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  1. #11
    jp498's Avatar
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    Or have a DSLR to go along with the B&W film gear. Adjustable white balance is excellent for those times of day.

  2. #12
    Thomas Bertilsson's Avatar
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    Quote Originally Posted by jp498 View Post
    Or have a DSLR to go along with the B&W film gear. Adjustable white balance is excellent for those times of day.
    Goodness, brother. That's blasphemy, don't you know?!
    "Often moments come looking for us". - Robert Frank

    "Make good art!" - Neil Gaiman

    "...the heart and mind are the true lens of the camera". - Yousuf Karsh

  3. #13
    Kevin Caulfield's Avatar
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    Even maybe try doing some subtle hand colouring of your mono prints.

  4. #14
    benjiboy's Avatar
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    Simple, buy some colour film
    Ben

  5. #15
    Worker 11811's Avatar
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    Virtually all of these sunsets would have been boring if shot in color. It sounds stupid to say it but the trick is not to look at the color.
    Look at the sunbeam shining off the water. Look at the silhouettes. Throw on a red filter to highlight the clouds.

    Forget color. Any idiot can use his iPhone to snap a picture of a colorful sunset. It takes a master like you to turn that sunset into a work of art.

    Sunset is all about the time when day turns into night... When light turns into dark.
    It just so happens that you have the perfect medium for capturing the difference between light and dark: Black and white film!



    Stick People by Randy Stankey, on Flickr Beach Bubbles by Randy Stankey, on Flickr




    Lifeguard on Duty by Randy Stankey, on Flickr Kayak Sunset 1 by Randy Stankey, on Flickr
    Randy S.

    In girum imus nocte et consumimur igni.

    -----

    http://www.flickr.com/photos/randystankey/

  6. #16
    Poisson Du Jour's Avatar
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    B&W images of sunsets require atmosphere, such as clouds, storms, bursts/shafts of light or contextual/complimentary subject inclusions. It is no good at all for straight on sunsets that could otherwise be exploited to their full potential in colour, particularly E6 film.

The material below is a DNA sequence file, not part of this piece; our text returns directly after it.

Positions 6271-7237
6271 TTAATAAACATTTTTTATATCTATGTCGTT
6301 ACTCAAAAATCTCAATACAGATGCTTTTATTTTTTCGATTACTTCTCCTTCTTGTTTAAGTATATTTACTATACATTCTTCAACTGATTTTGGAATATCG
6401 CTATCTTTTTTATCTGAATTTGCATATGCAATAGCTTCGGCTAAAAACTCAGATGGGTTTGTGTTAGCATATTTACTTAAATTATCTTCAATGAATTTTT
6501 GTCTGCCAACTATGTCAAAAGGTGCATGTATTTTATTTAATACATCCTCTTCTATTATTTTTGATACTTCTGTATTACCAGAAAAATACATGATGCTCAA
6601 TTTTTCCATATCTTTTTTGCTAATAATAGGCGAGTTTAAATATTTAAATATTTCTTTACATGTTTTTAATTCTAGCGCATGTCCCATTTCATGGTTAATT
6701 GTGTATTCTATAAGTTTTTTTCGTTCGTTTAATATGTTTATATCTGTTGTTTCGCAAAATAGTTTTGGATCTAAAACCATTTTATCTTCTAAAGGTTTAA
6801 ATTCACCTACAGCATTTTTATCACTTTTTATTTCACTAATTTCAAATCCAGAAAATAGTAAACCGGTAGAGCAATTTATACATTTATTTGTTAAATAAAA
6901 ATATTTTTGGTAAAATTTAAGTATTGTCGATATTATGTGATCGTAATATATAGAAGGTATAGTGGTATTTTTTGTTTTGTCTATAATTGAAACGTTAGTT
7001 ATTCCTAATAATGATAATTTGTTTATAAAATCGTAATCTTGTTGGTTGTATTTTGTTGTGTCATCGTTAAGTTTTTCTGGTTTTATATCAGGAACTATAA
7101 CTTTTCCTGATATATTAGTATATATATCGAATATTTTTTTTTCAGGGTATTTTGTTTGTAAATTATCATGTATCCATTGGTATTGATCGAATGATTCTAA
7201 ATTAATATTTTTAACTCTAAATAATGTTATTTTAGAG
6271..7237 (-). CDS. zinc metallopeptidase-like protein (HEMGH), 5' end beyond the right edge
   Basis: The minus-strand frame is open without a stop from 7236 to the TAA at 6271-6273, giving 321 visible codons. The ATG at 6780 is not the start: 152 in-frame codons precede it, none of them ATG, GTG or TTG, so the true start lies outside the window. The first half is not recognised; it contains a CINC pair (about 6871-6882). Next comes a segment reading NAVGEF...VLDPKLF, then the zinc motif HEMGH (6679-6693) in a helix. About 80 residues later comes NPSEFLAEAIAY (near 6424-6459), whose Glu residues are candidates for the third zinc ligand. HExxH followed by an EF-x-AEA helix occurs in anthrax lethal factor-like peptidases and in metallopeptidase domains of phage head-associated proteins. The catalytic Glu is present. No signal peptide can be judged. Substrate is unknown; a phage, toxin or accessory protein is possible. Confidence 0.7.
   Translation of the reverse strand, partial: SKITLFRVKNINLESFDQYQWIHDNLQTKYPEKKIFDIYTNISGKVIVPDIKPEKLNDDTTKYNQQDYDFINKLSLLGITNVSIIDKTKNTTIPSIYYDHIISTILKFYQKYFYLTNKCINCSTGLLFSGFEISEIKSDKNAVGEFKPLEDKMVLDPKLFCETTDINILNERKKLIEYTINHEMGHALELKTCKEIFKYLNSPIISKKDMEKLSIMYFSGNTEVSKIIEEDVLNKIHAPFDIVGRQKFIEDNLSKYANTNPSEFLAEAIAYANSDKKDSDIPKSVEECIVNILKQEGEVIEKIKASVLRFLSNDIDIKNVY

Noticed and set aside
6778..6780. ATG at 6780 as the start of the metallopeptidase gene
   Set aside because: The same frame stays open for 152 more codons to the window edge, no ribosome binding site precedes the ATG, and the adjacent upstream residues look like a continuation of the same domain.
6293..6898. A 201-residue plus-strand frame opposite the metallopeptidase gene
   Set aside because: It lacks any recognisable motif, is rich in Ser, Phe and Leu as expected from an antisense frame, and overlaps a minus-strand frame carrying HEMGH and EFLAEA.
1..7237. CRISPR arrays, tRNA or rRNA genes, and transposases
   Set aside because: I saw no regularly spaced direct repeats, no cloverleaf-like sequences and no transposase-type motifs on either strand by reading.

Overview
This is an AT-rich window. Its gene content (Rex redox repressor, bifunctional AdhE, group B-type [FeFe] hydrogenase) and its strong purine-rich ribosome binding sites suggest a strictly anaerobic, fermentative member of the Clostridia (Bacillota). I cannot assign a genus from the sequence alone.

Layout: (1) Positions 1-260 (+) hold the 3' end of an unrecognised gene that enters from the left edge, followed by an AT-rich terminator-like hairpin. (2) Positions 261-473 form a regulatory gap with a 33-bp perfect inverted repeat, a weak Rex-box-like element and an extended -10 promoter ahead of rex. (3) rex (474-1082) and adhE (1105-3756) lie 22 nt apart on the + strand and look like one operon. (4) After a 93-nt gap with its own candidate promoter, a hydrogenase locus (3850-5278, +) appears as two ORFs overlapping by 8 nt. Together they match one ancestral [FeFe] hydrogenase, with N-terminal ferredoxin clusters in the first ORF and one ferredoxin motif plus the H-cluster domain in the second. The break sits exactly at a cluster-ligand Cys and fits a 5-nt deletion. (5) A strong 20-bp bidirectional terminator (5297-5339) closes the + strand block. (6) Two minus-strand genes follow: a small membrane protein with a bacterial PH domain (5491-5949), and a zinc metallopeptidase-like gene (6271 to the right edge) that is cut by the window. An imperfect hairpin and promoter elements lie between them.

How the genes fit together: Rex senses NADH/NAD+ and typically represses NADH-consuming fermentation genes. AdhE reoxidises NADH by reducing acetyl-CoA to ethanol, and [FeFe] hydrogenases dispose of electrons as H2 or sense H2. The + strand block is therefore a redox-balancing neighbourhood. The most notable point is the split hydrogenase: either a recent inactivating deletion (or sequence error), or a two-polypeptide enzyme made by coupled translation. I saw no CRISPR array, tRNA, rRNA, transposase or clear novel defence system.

Only two of the B&W sunset posts preceding this actually provoke a response in me (top left, bottom right). The other two are too pedestrian.

    Try sunsets in color on different formats, at different EI ratings and viewpoints. It is useful to thoroughly scout a location beforehand to exclude people, footprints, fences and flags.
    .::Gary Rowan Higgins

    One beautiful image is worth
    a thousand hours of therapy.


    "It is horrifying that we have to fight our own government
    to save the environment."
    .::Ansel Adams






  7. #17
    Steve Smith's Avatar
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    Quote Originally Posted by benjiboy View Post
    Simple, buy some colour film
    I knew there has to be a solution somewhere!


    Steve.

  8. #18

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    The late Barry Thornton took a great B/W sunset - I think it is in his book 'elements'

    Also Dave Chamberlin in his book "The Creative Monochrome Image".

    I always reckon colour photography is much easier than black and white. With only shades of grey you really need good composition and imagery - you can't dazzle with daglow.

    So... maybe see it as a challenge?
    Steve

  9. #19

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    Quote Originally Posted by steven_e007 View Post
    The late Barry Thornton took a great B/W sunset - I think it is in his book 'elements'

    Also Dave Chamberlin in his book "The Creative Monochrome Image".

    I always reckon colour photography is much easier than black and white. With only shades of grey you really need good composition and imagery - you can't dazzle with daglow.

    So... maybe see it as a challenge?
    Respectfully, I think the opposite is true. You only need to look at how many people convert shots to B&W, and apply "film grit" effects to see that for many people B&W = Art, and therefore any photo looks better in B&W. Also B&W hides exposure mistakes better, and just generally looks more like "proper photography" to a lot of people.

    But back to the OP's question, I think it's worth at least trying some colour, there are some lovely BW nature shots in this thread, but I do think that nature has the ultimate colour palette, and it's a shame not to use it.

  10. #20
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    So Bill... What's more important; your inspiration or your process?

    Is b&w just a tool in your art or the definition of your art.

    Really, what do you want to do/be when you grow up?
    Mark Barendt, Ignacio, CO

    "We do not see things the way they are. We see things the way we are." Anaïs Nin

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